The Simultaneous Representation Problem for Chordal, Comparability and Permutation Graphs
Vol. 16, no. 2, pp. 283-315, 2012. Regular paper.
Abstract We introduce a notion of simultaneity for any class of graphs with an intersection representation (interval graphs, chordal graphs, etc.) and for comparability graphs, which are represented by transitive orientations. Let G1 and G2 be graphs from such a class C, sharing some vertices I and the corresponding induced edges. Then G1 and G2 are said to be simultaneous C graphs if there exist representations R1 and R2 of G1 and G2 that are the same on the shared subgraph.
Simultaneous representation problems arise in any situation where two related graphs should be represented consistently. A main instance is for temporal relationships, where an old graph and a new graph share some common parts. Pairs of related graphs arise in many other situations. For example, two social networks that share some members; two schedules that share some events, overlap graphs of DNA fragments of two similar organisms, circuit graphs of two adjacent layers on a computer chip, etc.
For comparability graphs and any intersection graph class, we show that the simultaneous representation problem for the graph class is equivalent to a graph augmentation problem: given graphs G1 and G2, sharing vertices I and the corresponding induced edges, do there exist edges E′ ⊆ V(G1)−I ×V(G2)−I such that the graph G1G2E′ belongs to the graph class. This equivalence implies that the simultaneous representation problem is closely related to some well-studied classes in the literature, namely, sandwich graphs and probe graphs.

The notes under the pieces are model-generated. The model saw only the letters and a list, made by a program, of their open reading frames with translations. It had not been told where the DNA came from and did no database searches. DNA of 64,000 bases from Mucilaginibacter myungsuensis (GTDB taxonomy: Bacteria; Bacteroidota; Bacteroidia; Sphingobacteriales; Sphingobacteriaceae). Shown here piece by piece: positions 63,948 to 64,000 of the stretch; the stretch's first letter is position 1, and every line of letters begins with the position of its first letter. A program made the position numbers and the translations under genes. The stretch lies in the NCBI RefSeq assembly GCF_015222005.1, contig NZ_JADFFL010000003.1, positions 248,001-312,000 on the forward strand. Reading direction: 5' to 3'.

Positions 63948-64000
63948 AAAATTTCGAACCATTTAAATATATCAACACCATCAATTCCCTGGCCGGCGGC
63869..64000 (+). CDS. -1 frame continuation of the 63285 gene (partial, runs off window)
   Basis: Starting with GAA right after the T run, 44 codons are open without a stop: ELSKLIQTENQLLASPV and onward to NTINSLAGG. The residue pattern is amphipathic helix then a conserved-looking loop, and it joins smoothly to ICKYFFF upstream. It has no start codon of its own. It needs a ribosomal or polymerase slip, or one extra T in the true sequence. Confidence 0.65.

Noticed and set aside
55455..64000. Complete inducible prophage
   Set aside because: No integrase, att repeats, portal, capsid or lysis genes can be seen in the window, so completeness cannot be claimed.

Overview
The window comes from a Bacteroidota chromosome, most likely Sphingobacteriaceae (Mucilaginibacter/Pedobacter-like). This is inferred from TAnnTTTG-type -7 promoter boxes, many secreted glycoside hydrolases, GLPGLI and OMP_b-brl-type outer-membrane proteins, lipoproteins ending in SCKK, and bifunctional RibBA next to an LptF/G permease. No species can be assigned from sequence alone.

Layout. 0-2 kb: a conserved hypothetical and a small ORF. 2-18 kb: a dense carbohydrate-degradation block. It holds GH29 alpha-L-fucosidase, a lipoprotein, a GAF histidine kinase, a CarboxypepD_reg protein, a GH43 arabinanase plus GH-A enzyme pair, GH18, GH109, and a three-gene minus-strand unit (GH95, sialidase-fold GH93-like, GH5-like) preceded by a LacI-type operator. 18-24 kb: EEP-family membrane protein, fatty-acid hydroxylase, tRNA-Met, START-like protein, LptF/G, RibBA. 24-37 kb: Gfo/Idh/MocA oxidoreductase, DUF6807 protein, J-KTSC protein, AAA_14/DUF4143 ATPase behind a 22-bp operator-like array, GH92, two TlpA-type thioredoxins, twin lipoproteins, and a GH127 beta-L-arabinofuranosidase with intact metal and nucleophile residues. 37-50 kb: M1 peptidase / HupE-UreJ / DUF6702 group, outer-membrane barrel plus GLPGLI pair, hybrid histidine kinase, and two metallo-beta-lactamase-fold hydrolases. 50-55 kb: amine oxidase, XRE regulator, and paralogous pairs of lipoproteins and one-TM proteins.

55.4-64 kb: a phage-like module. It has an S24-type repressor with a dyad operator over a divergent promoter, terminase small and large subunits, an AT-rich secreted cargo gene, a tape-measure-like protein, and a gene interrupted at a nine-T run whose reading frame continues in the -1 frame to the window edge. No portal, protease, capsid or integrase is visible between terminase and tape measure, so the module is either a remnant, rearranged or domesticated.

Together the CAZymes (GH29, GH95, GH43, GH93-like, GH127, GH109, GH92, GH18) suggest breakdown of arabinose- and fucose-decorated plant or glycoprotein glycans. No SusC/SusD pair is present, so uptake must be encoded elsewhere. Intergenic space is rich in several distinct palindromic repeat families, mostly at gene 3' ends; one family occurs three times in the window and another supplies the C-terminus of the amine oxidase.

We give efficient algorithms for solving the simultaneous representation problem for chordal graphs, comparability graphs and permutation graphs. Further, our algorithms for comparability and permutation graphs solve a more general version of the problem when there are multiple graphs, any two of which share the same common graph. This version of the problem also generalizes probe graphs. Finally, we show that the general version of the problem is NP-hard for chordal graphs.
Submitted: November 2011.
Reviewed: February 2012.
Revised: March 2012.
Accepted: March 2012.
Final: March 2012.
Published: March 2012.
Communicated by Stephen G. Kobourov
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